Exactly one year ago, I started my Annoying Dishwasher™ Project. With this project, my main goal was to silence the annoying beast for once and for all. Today, one year later, I continue this project to make some improvements by applying the knowledge I gathered in the past year.
After I removed the vocal cords off hell (also known as the ‘ready buzzer’), I connected my Dishwasher using an XBee connection to a Raspberry Pi. This allowed me to show the status on my Magic Mirror as well as sending me status updates via push messaged to my iPhone. One issue I ran into, though, was the fact that the connection to the internet had too many points of failure. The XBee connection could drop, the Raspberry software or hardware could fail, or the ethernet connection of the Raspberry could go down.
ESP to the rescue!
After the recent tests of the ESP8266 Wifi module, I decided my Dishwasher should get a standalone Wifi connection. Eliminating the need for the XBee and Raspberry Pi. Additionally, I want to replace the microswitch on the bottom of the dishwasher (used for automatic resetting after I open the dishwasher) by a magnetically triggered reed contact. Once again, to prevent failure. (The microswitch mount tends to bend after a few months of usage.)
With this in mind, I had to redo the original schematics to meet the new demands:
- Change the operating voltage from 5v to 3v3.
- Add a 3v3 voltage regulator to the board.
- Change the reset function from a NC microswitch to a NO reed switch.
- Add a reset button to the board for testing purposes.
- Add screw connectors for all external connection for easy maintenance.
- Add a Heartbeat LED to the ESP’s spare GPIO pin.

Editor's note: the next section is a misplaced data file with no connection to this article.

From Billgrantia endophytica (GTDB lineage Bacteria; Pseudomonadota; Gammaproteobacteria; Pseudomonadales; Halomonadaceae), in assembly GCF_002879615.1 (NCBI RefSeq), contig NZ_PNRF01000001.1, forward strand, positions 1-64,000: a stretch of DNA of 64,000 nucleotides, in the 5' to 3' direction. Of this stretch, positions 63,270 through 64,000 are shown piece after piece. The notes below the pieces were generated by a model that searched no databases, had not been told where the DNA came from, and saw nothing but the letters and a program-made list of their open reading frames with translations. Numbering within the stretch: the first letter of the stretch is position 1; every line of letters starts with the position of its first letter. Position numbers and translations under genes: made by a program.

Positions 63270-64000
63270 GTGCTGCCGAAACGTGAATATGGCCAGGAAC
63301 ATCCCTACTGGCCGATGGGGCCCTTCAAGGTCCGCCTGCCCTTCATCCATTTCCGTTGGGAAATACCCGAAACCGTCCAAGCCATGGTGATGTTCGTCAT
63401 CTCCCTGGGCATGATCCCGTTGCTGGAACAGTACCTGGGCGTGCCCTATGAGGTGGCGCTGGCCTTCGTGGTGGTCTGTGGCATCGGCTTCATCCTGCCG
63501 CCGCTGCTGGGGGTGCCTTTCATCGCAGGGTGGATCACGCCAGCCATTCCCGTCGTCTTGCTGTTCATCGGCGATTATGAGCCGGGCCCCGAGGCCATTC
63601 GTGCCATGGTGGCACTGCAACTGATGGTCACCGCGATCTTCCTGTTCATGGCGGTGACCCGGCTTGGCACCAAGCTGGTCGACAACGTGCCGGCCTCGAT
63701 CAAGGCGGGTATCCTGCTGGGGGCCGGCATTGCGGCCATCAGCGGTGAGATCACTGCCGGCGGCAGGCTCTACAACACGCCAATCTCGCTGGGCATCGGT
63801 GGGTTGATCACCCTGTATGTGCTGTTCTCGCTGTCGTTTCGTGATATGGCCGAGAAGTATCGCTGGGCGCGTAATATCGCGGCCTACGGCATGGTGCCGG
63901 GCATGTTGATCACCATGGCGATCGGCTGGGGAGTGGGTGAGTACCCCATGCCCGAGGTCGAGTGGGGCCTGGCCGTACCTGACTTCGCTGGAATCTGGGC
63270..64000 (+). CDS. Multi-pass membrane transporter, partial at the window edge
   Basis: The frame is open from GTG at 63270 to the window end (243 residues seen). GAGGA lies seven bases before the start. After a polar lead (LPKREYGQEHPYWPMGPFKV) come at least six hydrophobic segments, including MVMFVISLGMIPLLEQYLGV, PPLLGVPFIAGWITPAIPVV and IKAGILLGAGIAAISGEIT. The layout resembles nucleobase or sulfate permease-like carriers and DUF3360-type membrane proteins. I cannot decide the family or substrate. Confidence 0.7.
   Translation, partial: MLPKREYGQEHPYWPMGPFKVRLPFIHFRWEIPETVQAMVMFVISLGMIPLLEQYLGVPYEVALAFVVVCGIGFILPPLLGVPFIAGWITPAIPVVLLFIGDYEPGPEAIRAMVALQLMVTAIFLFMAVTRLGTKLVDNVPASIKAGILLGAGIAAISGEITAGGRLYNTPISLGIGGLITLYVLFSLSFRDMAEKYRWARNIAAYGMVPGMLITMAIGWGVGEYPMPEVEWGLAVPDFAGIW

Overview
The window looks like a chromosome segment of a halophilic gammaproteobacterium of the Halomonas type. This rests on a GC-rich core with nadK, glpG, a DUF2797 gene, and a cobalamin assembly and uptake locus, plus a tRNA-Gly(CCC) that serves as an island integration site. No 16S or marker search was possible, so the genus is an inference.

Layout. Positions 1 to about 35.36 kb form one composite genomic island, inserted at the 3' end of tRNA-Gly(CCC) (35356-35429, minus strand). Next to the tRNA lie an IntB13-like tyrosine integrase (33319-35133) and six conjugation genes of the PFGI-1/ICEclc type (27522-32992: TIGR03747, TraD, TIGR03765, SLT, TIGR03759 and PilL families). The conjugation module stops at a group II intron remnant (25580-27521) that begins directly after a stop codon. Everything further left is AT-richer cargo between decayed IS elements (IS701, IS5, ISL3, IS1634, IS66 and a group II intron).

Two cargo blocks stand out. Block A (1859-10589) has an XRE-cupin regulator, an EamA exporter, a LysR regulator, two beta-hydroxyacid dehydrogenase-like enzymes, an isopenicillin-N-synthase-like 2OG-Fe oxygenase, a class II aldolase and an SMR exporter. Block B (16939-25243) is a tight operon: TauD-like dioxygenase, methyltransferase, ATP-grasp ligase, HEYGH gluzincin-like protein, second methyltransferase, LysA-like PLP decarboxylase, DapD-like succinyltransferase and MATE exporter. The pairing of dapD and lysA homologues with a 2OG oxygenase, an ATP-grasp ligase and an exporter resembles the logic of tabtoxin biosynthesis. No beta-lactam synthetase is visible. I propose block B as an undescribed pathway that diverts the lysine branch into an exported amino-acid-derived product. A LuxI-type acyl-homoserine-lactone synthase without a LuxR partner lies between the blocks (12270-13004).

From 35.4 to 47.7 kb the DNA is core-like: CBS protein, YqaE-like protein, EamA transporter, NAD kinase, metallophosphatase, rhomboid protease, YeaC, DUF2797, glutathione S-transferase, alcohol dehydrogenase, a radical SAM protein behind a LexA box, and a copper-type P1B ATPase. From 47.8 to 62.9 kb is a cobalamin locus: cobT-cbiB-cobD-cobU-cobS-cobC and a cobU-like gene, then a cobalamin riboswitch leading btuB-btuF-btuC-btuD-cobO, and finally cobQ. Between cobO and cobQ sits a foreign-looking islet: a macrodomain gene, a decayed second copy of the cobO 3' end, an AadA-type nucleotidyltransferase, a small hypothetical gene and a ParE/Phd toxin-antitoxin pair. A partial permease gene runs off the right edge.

Because these changes result in a slightly more complicated board, I wanted to use this as an opportunity to create a professional PCB in stead of using some perf board. To do this, I once again used Eagle to update the schematics …
For the voltage regulator, I use the LD1117, so this part was just some copy and paste work from the datasheet. The reset reed switch was a bit more complicated, since I had to convert Normally Open signal to a Normally Closed system. A PNP transistor offers the solution and is added to the schematics (T2).
After I finished up the schematics, I started drawing the PCB in Eagle. Of course I could have used autorouting for this, but as most PCB will agree with me: manual routing is just more fun. A fun side note: my girlfriend thought that I was playing some sort of connect the dots game. She was right.
To make the challenge a bit harder, I only used single sided routes and did not use any jumper wires. I’ll be honest with you, it took me more than a day to finish this. A great way to waste some spare time! To check if every thing fits as I want, I made some tryout prints on paper:
This also reminded me of the fact that I need to mirror the backside if I print it. In this case it wasn’t necessary, but you don’t want to mess this up if you are going to make your own PCB’s.
The next steps.
It is very tempting to send this file to a site like OSHPark, but since I don’t want to waste money and time on this, I go and do the sensible thing: test out my schematics on a breadboard before I order my PCB. Honestly: I should have done this before I started routing my board … but hey …
Keep an eye on my blog to see the test results. For now: let me know if you see any points of improvements. And if you spot a mistake: let me know and I’ll reward you by shouting your name while I solder the board!